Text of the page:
With the use of cannabis now legal in Canada, Universities and Colleges have begun to finalize their policies for cannabis use on campus.

Following the same regulations as smoking or vaping tobacco, UTM students, staff, and faculty aged 19 years or older may smoke or vape cannabis anywhere it is allowed for tobacco, including sidewalks and benches. It is prohibited in enclosed public and work places, including the residential buildings.

UTM will maintain its smoke-free entrances policy, where the smoking or vaping of both tobacco and cannabis is prohibited within 30 feet (9 meters) of all entrances.

At UTM, smoking or vaping cannabis is prohibited in enclosed public spaces, areas of work, and the residential buildings.

As new government policies and regulations arise over the next few months, UTM students may see new requirements for the summer since UTM holds on-campus summer camps each year for children and teenagers from ages 4 to 16.

Looking ahead, the Dean of Student Affairs and Assistant Principal Mark Overton told The Medium “[The University of Toronto] has signaled interest in a policy banning smoking and vaping on all three campuses, but the topic is not scheduled for university governance consideration at this point”.

Some universities and colleges across Ontario have already implemented such policies ahead of the new law.

Ryerson University and York University adopted the smoke-free entrances policy.  Mohawk College and University of Windsor elected designated smoking areas. Guelph University, the University of Waterloo, McMaster University, and the University of Western Ontario have all adopted a smoke-free campus policy.

On October 12th, the Sheridan College Institute of Technology and Advanced Learning (Sheridan College) adopted a new smoke-free policy which states, “Smoking any form of Tobacco and/or Other Plant Product (such as Cannabis), Vaping and consuming smokeless Tobacco (commonly known as chewing tobacco) will not be permitted anywhere on Sheridan Premises. For clarity, this includes smoking in any vehicles while on Sheridan Premises.”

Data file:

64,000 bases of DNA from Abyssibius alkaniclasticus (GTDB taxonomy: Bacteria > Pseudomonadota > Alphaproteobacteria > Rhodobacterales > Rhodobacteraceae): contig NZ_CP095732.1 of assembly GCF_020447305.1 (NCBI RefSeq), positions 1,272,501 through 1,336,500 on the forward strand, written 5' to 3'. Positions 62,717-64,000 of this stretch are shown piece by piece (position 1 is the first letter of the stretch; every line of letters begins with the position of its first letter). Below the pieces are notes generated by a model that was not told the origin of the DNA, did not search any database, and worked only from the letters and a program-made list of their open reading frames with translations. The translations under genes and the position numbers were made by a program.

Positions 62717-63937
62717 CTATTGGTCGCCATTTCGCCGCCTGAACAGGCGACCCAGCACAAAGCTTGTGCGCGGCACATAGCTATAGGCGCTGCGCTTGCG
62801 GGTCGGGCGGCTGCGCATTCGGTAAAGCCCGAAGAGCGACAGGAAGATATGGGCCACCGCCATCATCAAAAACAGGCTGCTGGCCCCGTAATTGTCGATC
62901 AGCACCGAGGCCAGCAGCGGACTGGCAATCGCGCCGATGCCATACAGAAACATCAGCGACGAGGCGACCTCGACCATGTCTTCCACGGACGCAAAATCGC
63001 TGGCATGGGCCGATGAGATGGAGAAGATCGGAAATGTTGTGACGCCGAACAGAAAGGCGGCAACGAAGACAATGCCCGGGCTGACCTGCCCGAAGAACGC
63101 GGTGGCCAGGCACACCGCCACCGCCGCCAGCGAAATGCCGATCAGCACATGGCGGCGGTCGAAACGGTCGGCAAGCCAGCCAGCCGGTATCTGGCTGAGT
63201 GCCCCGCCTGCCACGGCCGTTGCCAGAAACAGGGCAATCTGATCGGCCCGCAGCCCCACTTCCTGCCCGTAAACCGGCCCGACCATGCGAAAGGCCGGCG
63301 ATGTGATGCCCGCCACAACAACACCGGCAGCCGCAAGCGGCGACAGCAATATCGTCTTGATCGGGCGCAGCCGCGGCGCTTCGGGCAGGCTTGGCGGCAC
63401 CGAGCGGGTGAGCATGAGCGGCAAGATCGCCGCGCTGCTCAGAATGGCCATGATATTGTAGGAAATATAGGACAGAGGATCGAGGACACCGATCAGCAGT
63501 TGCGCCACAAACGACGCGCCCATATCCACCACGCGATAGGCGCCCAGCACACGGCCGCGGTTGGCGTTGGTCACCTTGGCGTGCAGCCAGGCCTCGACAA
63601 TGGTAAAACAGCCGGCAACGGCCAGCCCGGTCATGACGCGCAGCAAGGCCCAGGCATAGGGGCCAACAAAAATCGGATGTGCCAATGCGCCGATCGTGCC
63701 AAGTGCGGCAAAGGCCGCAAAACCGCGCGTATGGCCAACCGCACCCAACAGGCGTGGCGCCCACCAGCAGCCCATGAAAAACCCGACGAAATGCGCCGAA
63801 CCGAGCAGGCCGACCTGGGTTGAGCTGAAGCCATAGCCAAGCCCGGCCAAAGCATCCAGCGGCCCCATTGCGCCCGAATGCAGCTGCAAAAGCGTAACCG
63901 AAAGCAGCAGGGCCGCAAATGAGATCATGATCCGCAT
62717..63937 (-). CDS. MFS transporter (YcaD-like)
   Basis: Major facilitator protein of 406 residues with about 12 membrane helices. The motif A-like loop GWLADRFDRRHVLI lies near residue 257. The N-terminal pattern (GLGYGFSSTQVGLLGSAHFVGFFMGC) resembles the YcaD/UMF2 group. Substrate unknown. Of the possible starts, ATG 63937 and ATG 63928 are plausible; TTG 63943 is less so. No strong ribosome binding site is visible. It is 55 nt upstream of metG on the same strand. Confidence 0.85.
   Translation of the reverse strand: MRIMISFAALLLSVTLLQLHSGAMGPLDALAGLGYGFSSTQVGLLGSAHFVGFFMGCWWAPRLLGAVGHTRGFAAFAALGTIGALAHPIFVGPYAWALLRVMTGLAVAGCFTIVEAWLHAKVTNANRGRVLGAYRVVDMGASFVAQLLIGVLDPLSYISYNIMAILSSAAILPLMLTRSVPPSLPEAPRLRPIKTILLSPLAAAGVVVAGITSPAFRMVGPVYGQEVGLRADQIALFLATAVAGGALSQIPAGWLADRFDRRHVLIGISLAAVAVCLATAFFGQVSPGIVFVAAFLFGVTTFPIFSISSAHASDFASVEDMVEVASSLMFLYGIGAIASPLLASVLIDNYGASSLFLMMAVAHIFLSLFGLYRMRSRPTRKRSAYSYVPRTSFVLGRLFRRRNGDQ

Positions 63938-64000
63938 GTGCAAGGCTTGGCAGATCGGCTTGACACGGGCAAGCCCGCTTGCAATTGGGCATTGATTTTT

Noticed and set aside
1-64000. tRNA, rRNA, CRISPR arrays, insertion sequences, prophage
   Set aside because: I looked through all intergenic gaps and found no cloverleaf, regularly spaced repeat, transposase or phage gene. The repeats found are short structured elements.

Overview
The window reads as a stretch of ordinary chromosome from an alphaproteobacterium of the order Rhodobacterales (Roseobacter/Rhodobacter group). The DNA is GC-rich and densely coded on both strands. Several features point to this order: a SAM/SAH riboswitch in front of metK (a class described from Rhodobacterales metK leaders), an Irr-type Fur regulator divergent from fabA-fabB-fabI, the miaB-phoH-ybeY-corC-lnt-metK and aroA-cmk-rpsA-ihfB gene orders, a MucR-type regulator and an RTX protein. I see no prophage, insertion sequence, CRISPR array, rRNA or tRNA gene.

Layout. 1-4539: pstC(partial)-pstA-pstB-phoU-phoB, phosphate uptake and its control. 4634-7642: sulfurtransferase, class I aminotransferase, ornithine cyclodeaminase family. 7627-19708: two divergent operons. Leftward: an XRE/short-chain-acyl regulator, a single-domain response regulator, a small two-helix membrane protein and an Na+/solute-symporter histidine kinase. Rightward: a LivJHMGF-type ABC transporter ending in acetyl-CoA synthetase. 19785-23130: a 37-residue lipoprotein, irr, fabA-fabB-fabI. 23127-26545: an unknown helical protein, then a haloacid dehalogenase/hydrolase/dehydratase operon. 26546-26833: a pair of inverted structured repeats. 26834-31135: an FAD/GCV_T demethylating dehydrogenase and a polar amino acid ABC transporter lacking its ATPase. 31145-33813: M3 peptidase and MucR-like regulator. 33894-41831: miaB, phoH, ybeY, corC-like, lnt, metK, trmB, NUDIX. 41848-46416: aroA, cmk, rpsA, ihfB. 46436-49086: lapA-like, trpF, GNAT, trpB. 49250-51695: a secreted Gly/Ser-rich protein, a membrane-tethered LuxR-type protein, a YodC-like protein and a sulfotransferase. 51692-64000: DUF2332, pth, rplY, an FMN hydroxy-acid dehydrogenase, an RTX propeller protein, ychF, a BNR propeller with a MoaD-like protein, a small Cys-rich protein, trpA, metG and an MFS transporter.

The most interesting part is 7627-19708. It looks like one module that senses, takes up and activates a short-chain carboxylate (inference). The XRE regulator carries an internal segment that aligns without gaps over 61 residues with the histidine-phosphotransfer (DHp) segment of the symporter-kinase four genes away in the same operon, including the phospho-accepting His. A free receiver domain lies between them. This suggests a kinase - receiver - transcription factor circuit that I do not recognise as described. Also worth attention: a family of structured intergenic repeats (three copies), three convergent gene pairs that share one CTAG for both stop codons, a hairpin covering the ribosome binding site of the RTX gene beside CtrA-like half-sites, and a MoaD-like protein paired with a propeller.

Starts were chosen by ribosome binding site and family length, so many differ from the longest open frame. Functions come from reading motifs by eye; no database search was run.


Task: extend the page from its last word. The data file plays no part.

This new smoke-free policy at the Sheridan campus will effect UTM students in the UTM-Sheridan joint programs, such as CCIT and art and art history, since they are expected to follow the policy as fellow students and visitors of the Sheridan campus.

Instead of forbidding the use of cannabis on campus, UTM aims to educate UTM students about the drug itself, as well as discuss self-regulation and safety precautions. “We’ll use a mix of messages”, stated Overton, “tuned with broader public health campaigns, to cover off as many different populations’ needs as we can, on legal and policy requirements, and health promotion and harm reduction strategies.”

Overton says another prospective initiative for UTM is to contact students “who have a personal or family history of psychiatric illness so that they are aware that regular cannabis use predicts an increased risk of psychosis.”

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